Access Granted: Midmarket Firms Take on Identity and Access Management

The Compliance Card and Other Benefits

While midmarket figures are hard to come by, the total IAM market is growing at a quick clip of about 20% a year, according to research firm Gartner Inc.

And IT executives at midsized firms are dealing with the same internal security concerns and regulatory pressures that are driving enterprise adoption, notes Burton Group's Lewis.

Take Unicco Service Co., the Newton, Mass.-based $700-million firm that provides janitorial and landscaping services. It doesn't come directly under the Health Insurance Portability and Accountability Act or Sarbanes-Oxley (SOX), "but our customers do," says Bill Jenkins, the firm's senior director of IT. "They're always asking us questions about what controls we have in place, how we're managing user accounts, how people get access. If we are not [complying with security regulations], we become a liability for them. It's not a big issue yet, but our CFO wants us to move in the right direction." Jenkins recently deployed a limited, prepackaged version of IBM Tivoli Identity Manager.

At Financial Engines Inc., a financial consulting firm based in Palo Alto, Calif., "We're subject to Gramm-Leach-Bliley, but we also are increasingly coming under SOX, because while we're not public, we provide services for public financial firms," says Matthew Todd, CISO and vice president of risk and technical operations. The company has set up formal processes for terminating departing employees' access rights and automated workflow procedures for hiring and firing using Serena Software Inc.'s TeamTrack. It also uses two-tiered authentication for critical applications: To gain access to important financial applications, end users must key in a password and a onetime code supplied by an RSA SecurID fob.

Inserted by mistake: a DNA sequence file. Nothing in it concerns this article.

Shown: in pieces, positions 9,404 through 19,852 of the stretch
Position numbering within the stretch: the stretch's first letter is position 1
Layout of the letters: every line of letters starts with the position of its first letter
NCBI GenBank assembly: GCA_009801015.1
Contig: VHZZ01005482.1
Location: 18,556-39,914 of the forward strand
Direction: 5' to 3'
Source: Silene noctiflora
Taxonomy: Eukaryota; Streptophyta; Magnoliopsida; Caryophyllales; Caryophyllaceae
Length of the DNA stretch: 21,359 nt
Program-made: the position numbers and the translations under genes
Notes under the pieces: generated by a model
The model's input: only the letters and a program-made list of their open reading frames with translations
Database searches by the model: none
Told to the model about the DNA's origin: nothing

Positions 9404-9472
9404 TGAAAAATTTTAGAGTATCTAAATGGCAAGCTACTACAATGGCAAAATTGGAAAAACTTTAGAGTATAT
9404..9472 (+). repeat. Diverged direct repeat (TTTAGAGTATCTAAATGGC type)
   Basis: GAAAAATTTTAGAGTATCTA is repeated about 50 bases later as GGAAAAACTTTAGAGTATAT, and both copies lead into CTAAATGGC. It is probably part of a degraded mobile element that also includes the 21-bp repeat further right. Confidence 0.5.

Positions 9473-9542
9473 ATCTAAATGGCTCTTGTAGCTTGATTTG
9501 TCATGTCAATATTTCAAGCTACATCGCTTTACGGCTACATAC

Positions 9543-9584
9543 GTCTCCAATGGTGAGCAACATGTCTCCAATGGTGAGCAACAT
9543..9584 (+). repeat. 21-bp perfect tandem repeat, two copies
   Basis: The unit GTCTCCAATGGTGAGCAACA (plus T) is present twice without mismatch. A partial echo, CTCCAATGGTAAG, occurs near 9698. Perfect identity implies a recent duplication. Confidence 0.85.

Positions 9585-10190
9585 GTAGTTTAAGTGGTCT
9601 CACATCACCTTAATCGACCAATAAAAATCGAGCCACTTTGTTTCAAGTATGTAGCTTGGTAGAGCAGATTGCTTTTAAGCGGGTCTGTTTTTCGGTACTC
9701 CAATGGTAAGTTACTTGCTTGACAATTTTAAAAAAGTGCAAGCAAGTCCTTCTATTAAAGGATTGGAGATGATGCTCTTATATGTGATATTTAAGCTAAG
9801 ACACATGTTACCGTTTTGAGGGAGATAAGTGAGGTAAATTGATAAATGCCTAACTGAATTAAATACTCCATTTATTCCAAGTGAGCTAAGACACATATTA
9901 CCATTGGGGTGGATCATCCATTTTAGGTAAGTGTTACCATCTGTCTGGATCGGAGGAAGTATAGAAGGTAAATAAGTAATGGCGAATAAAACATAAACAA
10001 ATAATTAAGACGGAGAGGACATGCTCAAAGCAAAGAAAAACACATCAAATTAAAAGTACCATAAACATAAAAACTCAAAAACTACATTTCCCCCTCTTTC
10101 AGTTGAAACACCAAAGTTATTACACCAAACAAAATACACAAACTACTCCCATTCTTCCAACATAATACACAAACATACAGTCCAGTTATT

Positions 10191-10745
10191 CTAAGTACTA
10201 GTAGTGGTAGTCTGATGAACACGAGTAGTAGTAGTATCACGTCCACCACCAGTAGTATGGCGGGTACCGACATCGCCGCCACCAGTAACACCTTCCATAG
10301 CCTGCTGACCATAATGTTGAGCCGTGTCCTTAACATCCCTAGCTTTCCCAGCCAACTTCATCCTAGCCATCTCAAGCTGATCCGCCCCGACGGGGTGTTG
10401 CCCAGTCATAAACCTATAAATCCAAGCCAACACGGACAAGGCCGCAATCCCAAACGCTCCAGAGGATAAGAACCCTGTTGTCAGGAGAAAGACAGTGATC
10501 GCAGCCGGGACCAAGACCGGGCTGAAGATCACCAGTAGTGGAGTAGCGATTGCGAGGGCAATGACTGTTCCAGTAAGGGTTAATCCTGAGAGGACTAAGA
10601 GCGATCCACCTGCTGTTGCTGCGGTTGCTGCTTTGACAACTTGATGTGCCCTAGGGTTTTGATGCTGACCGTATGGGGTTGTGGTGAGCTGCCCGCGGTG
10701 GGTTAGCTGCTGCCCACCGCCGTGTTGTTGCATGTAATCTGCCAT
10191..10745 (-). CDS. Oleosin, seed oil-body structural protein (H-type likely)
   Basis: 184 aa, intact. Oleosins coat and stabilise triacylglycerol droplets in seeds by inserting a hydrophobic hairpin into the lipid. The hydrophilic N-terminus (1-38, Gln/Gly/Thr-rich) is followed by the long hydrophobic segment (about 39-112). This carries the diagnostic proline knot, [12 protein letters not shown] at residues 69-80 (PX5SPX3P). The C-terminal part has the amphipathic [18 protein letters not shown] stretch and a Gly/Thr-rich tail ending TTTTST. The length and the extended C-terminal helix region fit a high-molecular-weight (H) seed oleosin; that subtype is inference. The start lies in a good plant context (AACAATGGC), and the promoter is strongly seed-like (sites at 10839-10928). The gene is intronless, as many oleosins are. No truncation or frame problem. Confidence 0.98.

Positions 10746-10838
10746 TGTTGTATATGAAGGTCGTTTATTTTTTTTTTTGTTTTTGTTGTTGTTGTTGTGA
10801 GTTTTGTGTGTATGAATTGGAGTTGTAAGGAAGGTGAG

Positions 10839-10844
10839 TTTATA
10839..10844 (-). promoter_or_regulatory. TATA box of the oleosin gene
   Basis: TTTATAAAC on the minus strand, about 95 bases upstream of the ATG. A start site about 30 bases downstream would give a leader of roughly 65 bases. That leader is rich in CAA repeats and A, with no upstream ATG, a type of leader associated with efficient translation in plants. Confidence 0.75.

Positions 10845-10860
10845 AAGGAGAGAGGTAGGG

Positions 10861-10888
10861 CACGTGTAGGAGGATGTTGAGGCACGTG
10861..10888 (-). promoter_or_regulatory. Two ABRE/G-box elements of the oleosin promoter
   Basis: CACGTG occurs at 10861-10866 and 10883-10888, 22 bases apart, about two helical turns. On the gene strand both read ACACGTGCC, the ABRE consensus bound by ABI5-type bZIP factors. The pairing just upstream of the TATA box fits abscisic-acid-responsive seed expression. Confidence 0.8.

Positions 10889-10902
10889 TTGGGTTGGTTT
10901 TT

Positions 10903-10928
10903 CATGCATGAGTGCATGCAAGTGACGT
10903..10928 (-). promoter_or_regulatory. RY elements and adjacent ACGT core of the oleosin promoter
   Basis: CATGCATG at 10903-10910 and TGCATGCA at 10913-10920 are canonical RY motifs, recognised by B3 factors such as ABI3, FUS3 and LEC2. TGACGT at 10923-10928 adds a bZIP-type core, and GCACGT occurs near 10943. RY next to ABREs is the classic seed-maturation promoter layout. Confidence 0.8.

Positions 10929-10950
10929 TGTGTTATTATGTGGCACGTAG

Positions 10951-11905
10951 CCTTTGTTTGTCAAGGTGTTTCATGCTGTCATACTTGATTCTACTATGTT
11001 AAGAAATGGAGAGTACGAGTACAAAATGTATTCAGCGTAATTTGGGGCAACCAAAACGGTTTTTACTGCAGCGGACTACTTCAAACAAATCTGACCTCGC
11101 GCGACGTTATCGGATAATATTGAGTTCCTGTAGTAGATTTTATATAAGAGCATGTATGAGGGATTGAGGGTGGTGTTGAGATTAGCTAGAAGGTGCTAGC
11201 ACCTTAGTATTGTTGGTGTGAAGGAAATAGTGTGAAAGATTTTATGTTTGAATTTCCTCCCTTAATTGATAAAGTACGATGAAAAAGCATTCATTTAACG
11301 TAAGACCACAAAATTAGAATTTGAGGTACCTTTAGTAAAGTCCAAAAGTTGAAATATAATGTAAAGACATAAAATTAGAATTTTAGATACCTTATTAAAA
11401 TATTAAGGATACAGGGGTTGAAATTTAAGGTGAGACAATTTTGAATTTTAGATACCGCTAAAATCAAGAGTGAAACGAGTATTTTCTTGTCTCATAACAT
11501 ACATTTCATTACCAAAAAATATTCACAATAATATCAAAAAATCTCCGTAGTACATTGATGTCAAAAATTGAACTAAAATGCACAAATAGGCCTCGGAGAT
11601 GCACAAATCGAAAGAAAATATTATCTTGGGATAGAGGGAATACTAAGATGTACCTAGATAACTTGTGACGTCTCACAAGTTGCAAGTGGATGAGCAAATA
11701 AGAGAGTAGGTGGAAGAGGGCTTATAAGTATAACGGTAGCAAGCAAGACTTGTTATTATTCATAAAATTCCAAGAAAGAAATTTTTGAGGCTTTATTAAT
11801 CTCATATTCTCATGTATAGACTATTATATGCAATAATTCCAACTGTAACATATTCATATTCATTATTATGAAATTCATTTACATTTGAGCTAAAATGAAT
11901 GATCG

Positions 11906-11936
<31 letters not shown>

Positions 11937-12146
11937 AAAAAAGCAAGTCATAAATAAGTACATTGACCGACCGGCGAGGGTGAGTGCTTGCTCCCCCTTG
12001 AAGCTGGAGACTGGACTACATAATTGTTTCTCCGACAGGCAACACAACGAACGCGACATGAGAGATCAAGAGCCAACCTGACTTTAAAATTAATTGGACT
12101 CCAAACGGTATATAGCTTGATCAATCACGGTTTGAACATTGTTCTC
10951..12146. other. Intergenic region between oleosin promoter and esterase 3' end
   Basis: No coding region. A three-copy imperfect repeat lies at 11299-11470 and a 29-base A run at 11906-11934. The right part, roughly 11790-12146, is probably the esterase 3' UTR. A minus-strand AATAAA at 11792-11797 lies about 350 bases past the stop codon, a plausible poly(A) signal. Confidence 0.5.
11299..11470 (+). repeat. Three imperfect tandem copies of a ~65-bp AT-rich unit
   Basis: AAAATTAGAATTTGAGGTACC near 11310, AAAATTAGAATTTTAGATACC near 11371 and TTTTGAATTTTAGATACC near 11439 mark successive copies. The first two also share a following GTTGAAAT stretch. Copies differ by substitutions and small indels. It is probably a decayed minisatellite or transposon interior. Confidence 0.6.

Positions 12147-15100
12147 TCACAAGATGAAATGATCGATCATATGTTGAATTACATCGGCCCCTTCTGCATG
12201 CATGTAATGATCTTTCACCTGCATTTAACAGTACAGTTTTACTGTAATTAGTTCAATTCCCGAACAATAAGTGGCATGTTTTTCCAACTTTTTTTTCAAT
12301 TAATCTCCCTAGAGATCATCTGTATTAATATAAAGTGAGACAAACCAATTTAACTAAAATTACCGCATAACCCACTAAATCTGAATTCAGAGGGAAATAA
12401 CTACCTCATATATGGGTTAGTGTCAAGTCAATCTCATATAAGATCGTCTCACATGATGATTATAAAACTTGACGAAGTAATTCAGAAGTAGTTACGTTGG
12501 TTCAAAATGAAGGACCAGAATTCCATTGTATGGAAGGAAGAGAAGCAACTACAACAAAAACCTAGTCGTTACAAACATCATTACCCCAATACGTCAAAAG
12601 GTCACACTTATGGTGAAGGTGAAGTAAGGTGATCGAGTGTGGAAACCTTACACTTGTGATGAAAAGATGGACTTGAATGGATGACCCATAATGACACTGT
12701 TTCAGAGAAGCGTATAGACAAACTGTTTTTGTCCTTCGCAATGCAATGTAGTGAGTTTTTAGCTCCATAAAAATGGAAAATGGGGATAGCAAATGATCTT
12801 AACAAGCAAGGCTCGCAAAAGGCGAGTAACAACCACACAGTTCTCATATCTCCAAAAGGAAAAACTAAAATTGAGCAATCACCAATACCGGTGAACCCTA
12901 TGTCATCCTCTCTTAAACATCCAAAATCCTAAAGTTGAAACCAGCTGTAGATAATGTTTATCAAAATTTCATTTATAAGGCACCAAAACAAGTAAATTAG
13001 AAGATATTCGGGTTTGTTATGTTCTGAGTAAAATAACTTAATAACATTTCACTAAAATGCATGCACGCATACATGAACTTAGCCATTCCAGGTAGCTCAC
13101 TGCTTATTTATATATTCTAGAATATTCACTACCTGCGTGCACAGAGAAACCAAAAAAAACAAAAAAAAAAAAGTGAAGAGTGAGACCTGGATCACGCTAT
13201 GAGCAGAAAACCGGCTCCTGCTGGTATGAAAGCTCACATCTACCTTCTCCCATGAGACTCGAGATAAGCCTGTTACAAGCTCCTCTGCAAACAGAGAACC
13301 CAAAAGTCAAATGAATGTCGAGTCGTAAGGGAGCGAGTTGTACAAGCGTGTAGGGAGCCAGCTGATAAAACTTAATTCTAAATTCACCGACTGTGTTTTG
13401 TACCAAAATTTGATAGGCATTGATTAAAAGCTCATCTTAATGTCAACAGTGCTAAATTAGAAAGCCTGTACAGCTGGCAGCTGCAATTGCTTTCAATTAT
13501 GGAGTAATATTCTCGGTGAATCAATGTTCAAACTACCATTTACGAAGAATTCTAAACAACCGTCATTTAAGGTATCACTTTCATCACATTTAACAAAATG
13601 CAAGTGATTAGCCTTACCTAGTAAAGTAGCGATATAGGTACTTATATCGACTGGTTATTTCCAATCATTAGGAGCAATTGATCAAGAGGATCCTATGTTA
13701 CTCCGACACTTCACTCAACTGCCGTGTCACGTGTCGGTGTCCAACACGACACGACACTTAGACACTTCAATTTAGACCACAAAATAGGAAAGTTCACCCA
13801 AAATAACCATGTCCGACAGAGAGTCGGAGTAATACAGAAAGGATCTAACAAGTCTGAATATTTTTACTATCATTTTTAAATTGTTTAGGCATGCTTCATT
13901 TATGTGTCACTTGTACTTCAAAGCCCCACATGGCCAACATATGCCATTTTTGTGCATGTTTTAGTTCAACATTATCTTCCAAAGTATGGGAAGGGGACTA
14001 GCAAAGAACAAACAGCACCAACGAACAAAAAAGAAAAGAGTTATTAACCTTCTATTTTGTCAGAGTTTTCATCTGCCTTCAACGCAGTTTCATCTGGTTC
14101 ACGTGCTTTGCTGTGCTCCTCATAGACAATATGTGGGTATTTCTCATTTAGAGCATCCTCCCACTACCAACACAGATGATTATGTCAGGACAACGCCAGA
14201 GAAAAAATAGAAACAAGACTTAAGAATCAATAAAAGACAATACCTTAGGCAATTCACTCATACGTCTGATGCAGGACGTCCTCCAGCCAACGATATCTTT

25% of users keep their passwords in a document stored on their PC

But regulatory compliance is just one benefit of IAM; another is quick payback from fewer help desk calls. "We've seen real instances where a company eliminates about 80% of [password-related] help desk calls by putting in password management," says Lewis. "It can be as simple as a self-service password reset console." Given Burton Group's estimate that 30% to 40% of help desk calls are password related, self-service password management can save a lot of IT man-hours, even at a midmarket company. "Seven-hundred-million-dollar companies have lots of people and a lot of help desk calls," Lewis notes.

Single sign-on (SSO) can also minimize help desk calls as well as boost security and end-user satisfaction. In mid-2005, an RSA Security survey of approximately 1,700 end users found that 25% of respondents keep their passwords on a spreadsheet or other document stored on a PC; 22% on a PDA or handheld device; and 15% on a piece of paper. By enabling employees to access all applicable systems with one password, SSO not only makes life simpler for employees but also makes these insecure practices unnecessary. And it strengthens security by enabling IT staffs to enforce strong password policies -- frequent changes or complex character strings, for example -- without overburdening end users, says Jonathan Penn, a principal analyst at research firm Forrester Research Inc.

This was first published in November 2006

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